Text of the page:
RALEIGH, N.C. (WNCN) – As school districts in North Carolina struggle to hire thousands of teachers and other professionals just days before many kids return to class, Democratic legislative leaders said Thursday that pay and the political environment are driving people away. 

“We’ve got a crisis of resources and it’s not because we don’t have the money,” Rep. Robert Reives (D-Chatham County) said. “So, what we’ve got to do is stop demonizing public education.” 

The latest data from the North Carolina School Superintendents’ Association shows that school districts across the state have 3,618 vacant teacher positions, which is up from 1,942 last year. 

Additionally, the association said those districts have more than 7,000 other open positions, such as bus drivers, counselors and administrators. The data is based on reports from 98 of the state’s 115 school districts.  

“The number of vacancies is certainly trending up based on the data for 2021 and 2022,” Jake Hoke said, the executive director of the NCSSA. “The teacher pipeline is shrinking yearly and as a state we need to figure out how to increase the number of students enrolling in teacher education programs in colleges and universities.”

Hoke also noted that 17 districts have 51 or more teacher vacancies, 21 districts have between 21-50 vacancies, 23 districts have 11-20 vacancies, 29 districts have two to 10 vacancies and eight districts have either zero or one vacancy.  

Christina Spears, the president of Wake County’s chapter of the North Carolina Association of Educators, said while pay has been a longstanding issue, she thinks other factors are contributing to the challenges this year in particular.  

“I think the biggest challenge is the climate around public education, particularly at the state level,” she said. “Folks aren’t choosing to come into the profession and stay in the profession, so I think that’s the biggest challenge right now.”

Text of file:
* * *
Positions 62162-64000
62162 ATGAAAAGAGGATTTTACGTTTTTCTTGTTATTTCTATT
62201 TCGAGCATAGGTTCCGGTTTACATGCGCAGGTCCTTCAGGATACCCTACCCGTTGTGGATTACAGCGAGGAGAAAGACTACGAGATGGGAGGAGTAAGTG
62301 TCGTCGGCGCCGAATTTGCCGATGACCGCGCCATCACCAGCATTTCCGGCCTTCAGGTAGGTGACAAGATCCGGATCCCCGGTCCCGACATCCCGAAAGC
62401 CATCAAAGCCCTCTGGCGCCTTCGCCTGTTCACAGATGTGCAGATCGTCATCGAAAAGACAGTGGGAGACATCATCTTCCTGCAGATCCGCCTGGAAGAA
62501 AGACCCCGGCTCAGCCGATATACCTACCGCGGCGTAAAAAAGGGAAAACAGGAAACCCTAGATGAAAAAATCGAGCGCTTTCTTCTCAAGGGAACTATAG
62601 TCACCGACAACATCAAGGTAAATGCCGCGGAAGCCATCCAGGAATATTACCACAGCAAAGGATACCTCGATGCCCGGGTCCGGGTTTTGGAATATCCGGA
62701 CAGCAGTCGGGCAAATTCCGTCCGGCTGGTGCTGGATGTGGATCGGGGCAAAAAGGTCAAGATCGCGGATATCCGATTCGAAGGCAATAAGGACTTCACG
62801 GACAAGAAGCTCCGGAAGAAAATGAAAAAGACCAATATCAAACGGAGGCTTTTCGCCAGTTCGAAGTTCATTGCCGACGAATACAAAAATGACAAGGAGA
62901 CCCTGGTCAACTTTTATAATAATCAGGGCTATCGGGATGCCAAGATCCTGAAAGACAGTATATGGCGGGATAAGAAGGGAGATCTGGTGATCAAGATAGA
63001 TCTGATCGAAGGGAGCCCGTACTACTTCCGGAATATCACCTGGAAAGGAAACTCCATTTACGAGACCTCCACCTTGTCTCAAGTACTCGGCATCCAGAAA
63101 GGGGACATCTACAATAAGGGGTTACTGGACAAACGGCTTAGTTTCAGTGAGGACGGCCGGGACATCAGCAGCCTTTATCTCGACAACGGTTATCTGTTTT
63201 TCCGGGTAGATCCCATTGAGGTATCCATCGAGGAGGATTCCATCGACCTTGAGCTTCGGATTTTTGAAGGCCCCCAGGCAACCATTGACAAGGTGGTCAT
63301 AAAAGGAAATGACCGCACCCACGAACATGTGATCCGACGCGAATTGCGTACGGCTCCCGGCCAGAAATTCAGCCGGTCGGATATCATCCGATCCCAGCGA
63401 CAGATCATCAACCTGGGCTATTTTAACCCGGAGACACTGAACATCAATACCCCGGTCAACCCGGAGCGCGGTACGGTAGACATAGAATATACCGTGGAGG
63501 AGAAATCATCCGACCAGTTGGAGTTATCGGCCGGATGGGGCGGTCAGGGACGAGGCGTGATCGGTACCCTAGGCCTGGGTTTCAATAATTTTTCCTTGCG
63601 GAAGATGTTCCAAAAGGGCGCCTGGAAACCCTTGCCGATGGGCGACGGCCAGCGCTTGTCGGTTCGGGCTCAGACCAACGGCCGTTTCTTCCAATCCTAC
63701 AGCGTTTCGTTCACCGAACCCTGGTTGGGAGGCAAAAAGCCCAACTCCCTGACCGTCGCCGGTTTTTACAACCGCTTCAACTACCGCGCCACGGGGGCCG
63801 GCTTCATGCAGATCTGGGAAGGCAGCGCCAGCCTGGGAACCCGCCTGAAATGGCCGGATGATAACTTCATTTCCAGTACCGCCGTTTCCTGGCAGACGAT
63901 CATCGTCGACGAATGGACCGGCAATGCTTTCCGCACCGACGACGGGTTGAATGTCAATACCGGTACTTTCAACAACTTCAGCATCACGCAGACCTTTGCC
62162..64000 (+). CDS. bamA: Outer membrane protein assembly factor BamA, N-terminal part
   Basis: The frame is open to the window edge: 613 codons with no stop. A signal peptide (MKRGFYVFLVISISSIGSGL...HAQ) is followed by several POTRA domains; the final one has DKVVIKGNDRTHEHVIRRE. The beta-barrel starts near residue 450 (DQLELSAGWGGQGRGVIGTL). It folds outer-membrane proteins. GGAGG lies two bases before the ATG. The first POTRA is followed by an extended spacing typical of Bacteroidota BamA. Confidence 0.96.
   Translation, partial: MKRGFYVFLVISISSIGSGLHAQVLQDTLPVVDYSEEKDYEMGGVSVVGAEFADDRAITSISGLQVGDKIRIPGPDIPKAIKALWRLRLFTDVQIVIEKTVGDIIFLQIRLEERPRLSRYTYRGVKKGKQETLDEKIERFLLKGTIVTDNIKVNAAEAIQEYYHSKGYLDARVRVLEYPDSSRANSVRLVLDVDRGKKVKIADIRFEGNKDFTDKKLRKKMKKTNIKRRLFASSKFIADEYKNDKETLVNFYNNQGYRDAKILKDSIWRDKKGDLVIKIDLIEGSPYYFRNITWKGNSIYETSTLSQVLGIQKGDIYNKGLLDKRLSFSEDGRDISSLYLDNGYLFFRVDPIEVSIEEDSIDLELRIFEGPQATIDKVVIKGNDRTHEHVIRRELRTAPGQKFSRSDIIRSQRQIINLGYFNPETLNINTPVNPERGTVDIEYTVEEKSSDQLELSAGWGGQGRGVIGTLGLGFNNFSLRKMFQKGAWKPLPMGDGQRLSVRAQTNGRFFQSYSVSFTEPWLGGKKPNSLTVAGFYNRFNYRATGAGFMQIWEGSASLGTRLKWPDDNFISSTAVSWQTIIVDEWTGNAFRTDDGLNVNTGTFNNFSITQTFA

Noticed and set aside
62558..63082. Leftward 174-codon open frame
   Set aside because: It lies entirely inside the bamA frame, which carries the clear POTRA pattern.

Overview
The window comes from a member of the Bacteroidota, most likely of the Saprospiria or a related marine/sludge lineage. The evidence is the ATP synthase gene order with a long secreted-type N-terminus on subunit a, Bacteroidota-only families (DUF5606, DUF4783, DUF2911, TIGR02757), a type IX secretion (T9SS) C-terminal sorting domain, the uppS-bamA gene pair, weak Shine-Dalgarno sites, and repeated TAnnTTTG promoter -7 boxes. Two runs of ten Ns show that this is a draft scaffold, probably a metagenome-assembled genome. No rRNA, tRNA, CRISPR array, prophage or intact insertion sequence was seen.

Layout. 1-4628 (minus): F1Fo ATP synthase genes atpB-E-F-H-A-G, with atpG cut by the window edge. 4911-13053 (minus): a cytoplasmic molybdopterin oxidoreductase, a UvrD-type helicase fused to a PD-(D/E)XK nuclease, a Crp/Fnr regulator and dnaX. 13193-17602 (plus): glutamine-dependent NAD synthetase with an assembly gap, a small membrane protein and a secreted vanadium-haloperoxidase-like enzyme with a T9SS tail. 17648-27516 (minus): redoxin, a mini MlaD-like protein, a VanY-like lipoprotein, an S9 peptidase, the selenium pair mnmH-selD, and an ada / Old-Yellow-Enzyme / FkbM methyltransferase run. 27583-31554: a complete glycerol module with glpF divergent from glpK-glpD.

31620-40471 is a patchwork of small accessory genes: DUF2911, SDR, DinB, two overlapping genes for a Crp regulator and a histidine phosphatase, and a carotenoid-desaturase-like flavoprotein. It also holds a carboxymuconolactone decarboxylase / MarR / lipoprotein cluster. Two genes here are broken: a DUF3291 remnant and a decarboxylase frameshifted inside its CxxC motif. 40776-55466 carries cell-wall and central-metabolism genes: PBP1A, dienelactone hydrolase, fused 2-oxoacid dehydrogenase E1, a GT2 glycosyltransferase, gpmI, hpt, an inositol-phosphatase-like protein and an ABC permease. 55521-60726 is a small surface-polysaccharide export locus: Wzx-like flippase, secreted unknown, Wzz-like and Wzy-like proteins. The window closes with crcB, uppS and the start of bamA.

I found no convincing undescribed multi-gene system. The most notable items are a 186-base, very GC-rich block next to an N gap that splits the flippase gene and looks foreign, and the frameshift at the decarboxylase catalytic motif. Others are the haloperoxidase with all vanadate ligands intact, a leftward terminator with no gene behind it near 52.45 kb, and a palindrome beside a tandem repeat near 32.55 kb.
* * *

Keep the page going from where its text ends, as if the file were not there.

During a press conference Thursday, Sen. Dan Blue (D-Wake) pointed to efforts to ban books in schools as well as Republican Lt. Gov. Mark Robinson suggesting in his new book that elementary schools not teach science and social studies while prioritizing reading, writing and math. 

“Should we make (teachers) the enemy of the public and sic angered parents at them based on misinformation?” Sen. Blue asked. 

House Speaker Tim Moore (R-Cleveland) said the challenges with hiring are not limited to education. 

“I share the same concerns as everyone about the teacher shortage right now, but you know it’s a national issue,” Moore said. “I actually know a few close friends who have been in teaching for years who are looking for different careers, some based on salary, some based on other opportunities, some based on burnout.” 

He said he supports local school districts using federal COVID relief money to increase pay, saying that money is “just sitting there.” 

Democrats criticized Republicans for leaving billions of dollars at the state level in reserves in the budget the General Assembly passed in July. 

“I would anticipate next year when we come back in with the budget we’re going to look at even more pay raises,” Moore said.  

Principals also recently raised concerns about a change state lawmakers made to how their pay is calculated based on student test scores that could lead to 15 percent of them seeing pay cuts.  

State Superintendent of Public Instruction Catherine Truitt (R) said those potential cuts range from $7,200 to $18,000 over one year. 

Speaker Moore said he had not heard about that issue until Thursday but said it needs to be fixed.

Additionally, Republican Senate leader Phil Berger questioned whether the numbers the principals cited were accurate. 

Regardless, Superintendent Truitt proposed to use federal COVID-19 funds to ensure that the principals negatively impacted by the change don’t see their pay reduced. 

Berger and Moore said they support her plan.  

The state Supreme Court is also scheduled to hear oral arguments next week in the Leandro school funding case after a trial court ordered the state to use about $1.7 billion to fund a plan aimed at improving education. The General Assembly has not fulfilled the court’s order, as Republicans argue it’s unconstitutional.